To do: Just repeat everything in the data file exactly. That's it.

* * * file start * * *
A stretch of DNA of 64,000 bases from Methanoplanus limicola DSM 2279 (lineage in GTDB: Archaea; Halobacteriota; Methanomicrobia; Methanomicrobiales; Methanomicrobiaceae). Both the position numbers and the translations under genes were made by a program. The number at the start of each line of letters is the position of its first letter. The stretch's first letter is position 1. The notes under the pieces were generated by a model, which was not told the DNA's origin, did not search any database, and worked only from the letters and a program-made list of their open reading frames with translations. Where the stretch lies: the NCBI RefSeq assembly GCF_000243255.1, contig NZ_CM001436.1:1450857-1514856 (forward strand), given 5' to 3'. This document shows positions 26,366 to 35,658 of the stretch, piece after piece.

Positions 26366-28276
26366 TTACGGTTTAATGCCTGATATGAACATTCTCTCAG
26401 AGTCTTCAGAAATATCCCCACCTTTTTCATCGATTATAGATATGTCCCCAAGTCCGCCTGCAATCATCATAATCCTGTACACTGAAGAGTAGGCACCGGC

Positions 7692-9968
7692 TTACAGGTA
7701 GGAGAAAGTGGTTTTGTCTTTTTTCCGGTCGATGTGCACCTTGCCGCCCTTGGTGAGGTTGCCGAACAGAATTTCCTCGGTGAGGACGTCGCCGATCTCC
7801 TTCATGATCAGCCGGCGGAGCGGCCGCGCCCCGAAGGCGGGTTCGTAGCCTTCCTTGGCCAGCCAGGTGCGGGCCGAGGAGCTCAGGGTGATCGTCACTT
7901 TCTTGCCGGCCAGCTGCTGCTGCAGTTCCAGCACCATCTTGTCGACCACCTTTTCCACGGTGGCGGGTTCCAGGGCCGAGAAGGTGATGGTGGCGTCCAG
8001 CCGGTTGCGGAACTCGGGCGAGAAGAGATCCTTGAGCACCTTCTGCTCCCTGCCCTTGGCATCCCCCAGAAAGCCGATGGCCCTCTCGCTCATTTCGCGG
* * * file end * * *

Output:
A stretch of DNA of 64,000 bases from Methanoplanus limicola DSM 2279 (lineage in GTDB: Archaea; Halobacteriota; Methanomicrobia; Methanomicrobiales; Methanomicrobiaceae). Both the position numbers and the translations under genes were made by a program. The number at the start of each line of letters is the position of its first letter. The stretch's first letter is position 1. The notes under the pieces were generated by a model, which was not told the DNA's origin, did not search any database, and worked only from the letters and a program-made list of their open reading frames with translations. Where the stretch lies: the NCBI RefSeq assembly GCF_000243255.1, contig NZ_CM001436.1:1450857-1514856 (forward strand), given 5' to 3'. This document shows positions 26,366 to 35,658 of the stretch, piece after piece.

Positions 26366-28276
26366 TTACGGTTTAATGCCTGATATGAACATTCTCTCAG
26401 AGTCTTCAGAAATATCCCCACCTTTTTCATCGATTATAGATATGTCCCCAAGTCCGCCTGCAATCATCATAATCCTGTACACTGAAGAGTAGGCACCGGC

Positions 7692-9968
7692 TTACAGGTA
7701 GGAGAAAGTGGTTTTGTCTTTTTTCCGGTCGATGTGCACCTTGCCGCCCTTGGTGAGGTTGCCGAACAGAATTTCCTCGGTGAGGACGTCGCCGATCTCC
7801 TTCATGATCAGCCGGCGGAGCGGCCGCGCCCCGAAGGCGGGTTCGTAGCCTTCCTTGGCCAGCCAGGTGCGGGCCGAGGAGCTCAGGGTGATCGTCACTT
7901 TCTTGCCGGCCAGCTGCTGCTGCAGTTCCAGCACCATCTTGTCGACCACCTTTTCCACGGTGGCGGGTTCCAGGGCCGAGAAGGTGATGGTGGCGTCCAG
8001 CCGGTTGCGGAACTCGGGCGAGAAGAGATCCTTGAGCACCTTCTGCTCCCTGCCCTTGGCATCCCCCAGAAAGCCGATGGCCCTCTCGCTCATTTCGCGG